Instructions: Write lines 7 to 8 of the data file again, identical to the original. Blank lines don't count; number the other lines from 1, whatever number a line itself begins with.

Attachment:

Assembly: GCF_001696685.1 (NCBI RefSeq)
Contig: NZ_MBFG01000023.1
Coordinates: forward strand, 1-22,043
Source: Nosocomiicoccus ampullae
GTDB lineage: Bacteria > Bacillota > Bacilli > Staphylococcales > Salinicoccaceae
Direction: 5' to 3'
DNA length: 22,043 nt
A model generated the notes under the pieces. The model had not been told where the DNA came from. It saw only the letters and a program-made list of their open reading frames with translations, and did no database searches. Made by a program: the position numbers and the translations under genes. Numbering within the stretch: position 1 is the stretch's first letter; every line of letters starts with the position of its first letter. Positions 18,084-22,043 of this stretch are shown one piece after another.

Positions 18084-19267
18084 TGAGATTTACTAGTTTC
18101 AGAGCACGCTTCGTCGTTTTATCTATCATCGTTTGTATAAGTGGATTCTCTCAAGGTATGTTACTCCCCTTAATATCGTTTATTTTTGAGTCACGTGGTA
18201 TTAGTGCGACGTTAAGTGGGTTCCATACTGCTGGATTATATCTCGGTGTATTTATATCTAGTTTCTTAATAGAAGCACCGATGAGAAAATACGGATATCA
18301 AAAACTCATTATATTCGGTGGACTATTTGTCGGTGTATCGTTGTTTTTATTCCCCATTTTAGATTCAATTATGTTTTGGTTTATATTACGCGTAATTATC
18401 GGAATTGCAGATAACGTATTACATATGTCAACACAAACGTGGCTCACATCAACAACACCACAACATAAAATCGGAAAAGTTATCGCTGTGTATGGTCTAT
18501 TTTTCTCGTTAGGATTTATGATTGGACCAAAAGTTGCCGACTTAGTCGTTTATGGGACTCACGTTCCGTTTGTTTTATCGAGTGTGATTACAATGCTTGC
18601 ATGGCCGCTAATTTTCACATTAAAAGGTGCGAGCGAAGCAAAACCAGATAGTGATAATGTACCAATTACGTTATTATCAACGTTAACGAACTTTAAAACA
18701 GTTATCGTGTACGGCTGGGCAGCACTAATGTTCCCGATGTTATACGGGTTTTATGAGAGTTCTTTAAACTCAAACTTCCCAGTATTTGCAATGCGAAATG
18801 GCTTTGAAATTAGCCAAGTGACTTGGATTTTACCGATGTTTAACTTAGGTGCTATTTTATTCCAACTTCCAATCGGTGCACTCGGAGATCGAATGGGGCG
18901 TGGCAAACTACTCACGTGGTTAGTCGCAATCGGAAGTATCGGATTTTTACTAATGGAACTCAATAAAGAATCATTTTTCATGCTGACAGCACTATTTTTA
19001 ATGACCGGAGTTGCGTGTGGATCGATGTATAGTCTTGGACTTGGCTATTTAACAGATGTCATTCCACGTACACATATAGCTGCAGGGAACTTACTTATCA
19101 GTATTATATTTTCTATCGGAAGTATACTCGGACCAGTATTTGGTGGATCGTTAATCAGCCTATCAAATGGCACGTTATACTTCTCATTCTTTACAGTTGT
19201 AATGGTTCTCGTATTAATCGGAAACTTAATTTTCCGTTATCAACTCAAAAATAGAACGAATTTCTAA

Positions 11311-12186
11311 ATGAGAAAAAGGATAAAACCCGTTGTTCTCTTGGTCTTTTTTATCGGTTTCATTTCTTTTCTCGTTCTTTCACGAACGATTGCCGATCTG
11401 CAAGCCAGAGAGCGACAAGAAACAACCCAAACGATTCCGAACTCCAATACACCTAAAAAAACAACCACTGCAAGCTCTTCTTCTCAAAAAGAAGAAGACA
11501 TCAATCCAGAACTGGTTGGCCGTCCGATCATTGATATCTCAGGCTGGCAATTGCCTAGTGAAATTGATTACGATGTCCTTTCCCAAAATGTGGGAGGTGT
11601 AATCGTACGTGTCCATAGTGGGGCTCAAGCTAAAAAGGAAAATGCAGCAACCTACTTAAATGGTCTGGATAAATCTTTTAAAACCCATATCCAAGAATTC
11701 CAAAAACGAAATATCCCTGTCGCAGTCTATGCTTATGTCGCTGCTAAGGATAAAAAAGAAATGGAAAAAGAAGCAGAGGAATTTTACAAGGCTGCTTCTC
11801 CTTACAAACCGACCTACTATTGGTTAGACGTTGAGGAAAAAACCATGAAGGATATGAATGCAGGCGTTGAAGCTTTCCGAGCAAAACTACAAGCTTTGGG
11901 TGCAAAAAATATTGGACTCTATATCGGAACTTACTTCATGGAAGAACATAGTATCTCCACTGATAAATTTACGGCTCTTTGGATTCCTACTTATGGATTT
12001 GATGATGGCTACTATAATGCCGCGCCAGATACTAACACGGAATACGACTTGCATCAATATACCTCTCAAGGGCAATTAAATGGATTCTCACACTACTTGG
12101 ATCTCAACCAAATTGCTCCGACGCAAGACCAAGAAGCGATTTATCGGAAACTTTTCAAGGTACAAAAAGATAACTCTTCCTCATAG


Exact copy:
DNA length: 22,043 nt
A model generated the notes under the pieces. The model had not been told where the DNA came from. It saw only the letters and a program-made list of their open reading frames with translations, and did no database searches. Made by a program: the position numbers and the translations under genes. Numbering within the stretch: position 1 is the stretch's first letter; every line of letters starts with the position of its first letter. Positions 18,084-22,043 of this stretch are shown one piece after another.